In a surprising turn of events, YouTube has confirmed that it is actively working on a native app for Apple’s spatial computer, Vision Pro. This revelation comes just weeks after the initial statement by YouTube in January, where they claimed to have no plans for a dedicated Vision Pro app. The shift in stance could be attributed to the emergence of third-party apps like Juno, which offers a paid alternative for YouTube on Vision Pro.
YouTube’s Vision Pro App Takes Center Stage
The Journey So Far
At the launch of Vision Pro, over 600 native apps were available, but major players like Netflix, YouTube, and Spotify opted out of creating dedicated apps. However, the landscape is evolving rapidly, with YouTube now acknowledging the need for a native app. This decision aligns with the company’s commitment to providing a seamless experience on Vision Pro, evident in the ongoing optimization of YouTube on Safari for enhanced user interaction.
Christian Selig, renowned for developing Apollo for Reddit, introduced Juno as a third-party YouTube app for Vision Pro. Priced at $4.99, Juno offers functionalities like window scaling, scrolling, and scrubbing. Despite some limitations, such as the inability to change resolutions or view comments, Juno’s success might have influenced YouTube’s decision to develop its own free, official app for Vision Pro.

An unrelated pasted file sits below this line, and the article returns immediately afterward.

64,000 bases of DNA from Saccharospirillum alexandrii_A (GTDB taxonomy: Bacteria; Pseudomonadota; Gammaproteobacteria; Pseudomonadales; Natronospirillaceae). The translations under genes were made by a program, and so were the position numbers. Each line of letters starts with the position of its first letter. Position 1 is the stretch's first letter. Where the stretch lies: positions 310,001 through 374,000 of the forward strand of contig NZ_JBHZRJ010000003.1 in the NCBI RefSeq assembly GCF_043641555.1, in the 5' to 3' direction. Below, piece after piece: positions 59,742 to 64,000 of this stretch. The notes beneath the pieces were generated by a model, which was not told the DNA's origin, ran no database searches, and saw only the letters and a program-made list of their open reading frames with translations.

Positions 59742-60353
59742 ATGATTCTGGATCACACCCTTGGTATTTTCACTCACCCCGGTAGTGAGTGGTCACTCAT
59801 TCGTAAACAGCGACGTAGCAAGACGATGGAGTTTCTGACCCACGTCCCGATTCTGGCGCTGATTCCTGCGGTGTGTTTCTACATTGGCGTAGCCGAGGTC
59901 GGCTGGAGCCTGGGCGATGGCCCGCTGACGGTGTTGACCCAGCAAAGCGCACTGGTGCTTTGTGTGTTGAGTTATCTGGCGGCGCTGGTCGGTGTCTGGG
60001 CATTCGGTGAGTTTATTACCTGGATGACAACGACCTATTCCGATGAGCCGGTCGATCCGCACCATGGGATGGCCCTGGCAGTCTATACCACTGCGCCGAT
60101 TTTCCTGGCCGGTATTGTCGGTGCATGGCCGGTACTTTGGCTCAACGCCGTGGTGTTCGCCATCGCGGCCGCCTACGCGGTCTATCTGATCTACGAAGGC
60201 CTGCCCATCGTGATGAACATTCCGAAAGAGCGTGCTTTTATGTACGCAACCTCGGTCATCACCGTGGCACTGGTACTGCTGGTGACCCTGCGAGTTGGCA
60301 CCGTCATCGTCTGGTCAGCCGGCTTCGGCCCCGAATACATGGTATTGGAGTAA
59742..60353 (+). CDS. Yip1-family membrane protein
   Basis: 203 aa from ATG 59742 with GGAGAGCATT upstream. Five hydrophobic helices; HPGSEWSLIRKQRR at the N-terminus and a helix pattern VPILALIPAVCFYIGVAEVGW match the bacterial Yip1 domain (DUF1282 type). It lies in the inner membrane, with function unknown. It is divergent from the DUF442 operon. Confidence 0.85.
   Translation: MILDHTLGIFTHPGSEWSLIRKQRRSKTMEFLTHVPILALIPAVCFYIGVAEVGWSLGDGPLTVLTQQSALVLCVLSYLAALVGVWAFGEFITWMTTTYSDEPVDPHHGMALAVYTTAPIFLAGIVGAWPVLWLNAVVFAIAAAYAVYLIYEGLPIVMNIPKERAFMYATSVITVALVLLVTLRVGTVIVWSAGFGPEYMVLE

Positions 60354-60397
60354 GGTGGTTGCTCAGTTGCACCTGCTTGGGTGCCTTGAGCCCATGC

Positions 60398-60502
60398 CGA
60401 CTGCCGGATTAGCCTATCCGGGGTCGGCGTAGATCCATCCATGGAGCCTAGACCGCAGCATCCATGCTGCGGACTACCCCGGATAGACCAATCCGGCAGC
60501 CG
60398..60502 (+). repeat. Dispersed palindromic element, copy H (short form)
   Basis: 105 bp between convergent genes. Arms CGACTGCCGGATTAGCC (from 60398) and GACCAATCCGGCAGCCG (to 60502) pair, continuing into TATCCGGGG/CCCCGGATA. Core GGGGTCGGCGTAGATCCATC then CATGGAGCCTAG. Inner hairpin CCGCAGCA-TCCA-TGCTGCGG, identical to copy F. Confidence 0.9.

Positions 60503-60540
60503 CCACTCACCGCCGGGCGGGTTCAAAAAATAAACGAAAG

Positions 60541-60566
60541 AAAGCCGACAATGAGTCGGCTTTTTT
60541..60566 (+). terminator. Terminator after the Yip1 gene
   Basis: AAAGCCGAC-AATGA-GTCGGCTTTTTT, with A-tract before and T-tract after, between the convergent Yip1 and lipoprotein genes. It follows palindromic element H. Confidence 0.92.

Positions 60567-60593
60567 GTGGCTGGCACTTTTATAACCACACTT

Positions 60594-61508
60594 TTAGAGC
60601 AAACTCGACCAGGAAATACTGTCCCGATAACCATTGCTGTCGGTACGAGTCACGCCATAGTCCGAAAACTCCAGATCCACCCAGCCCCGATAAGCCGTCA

YouTube’s Roadmap and Optimizing Safari
The recent statement to The Verge from YouTube spokesperson Jessica Gibby confirmed the development of a Vision Pro app and emphasized the company’s focus on providing an excellent experience on Safari in the meantime. Although no specific timeframe was provided, this shift indicates YouTube’s willingness to adapt to the Vision Pro platform, possibly introducing a native client rather than just iPad compatibility mode.
Challenges and Future Prospects
Notably, YouTube and Apple have yet to address the support for the extensive library of 360 and VR videos on YouTube. The absence of compatibility for 3D and 360 videos on Vision Pro has left users seeking answers. Apple’s acknowledgment of working on WebXR support offers a glimmer of hope for the potential integration of YouTube VR videos on the web using Safari, albeit with some limitations.
The evolving landscape of spatial computing is bringing about changes in the strategies of major content platforms. With YouTube now actively planning a dedicated app for Apple Vision Pro, users can anticipate a more tailored and immersive experience. The integration of YouTube’s extensive library of 360 and VR content remains a challenge, but the commitment to evolving web standards and emerging technologies suggests a positive trajectory for Vision Pro users. As the development of YouTube’s Vision Pro app progresses, the spatial computing community eagerly awaits a seamless and immersive viewing experience on this innovative platform.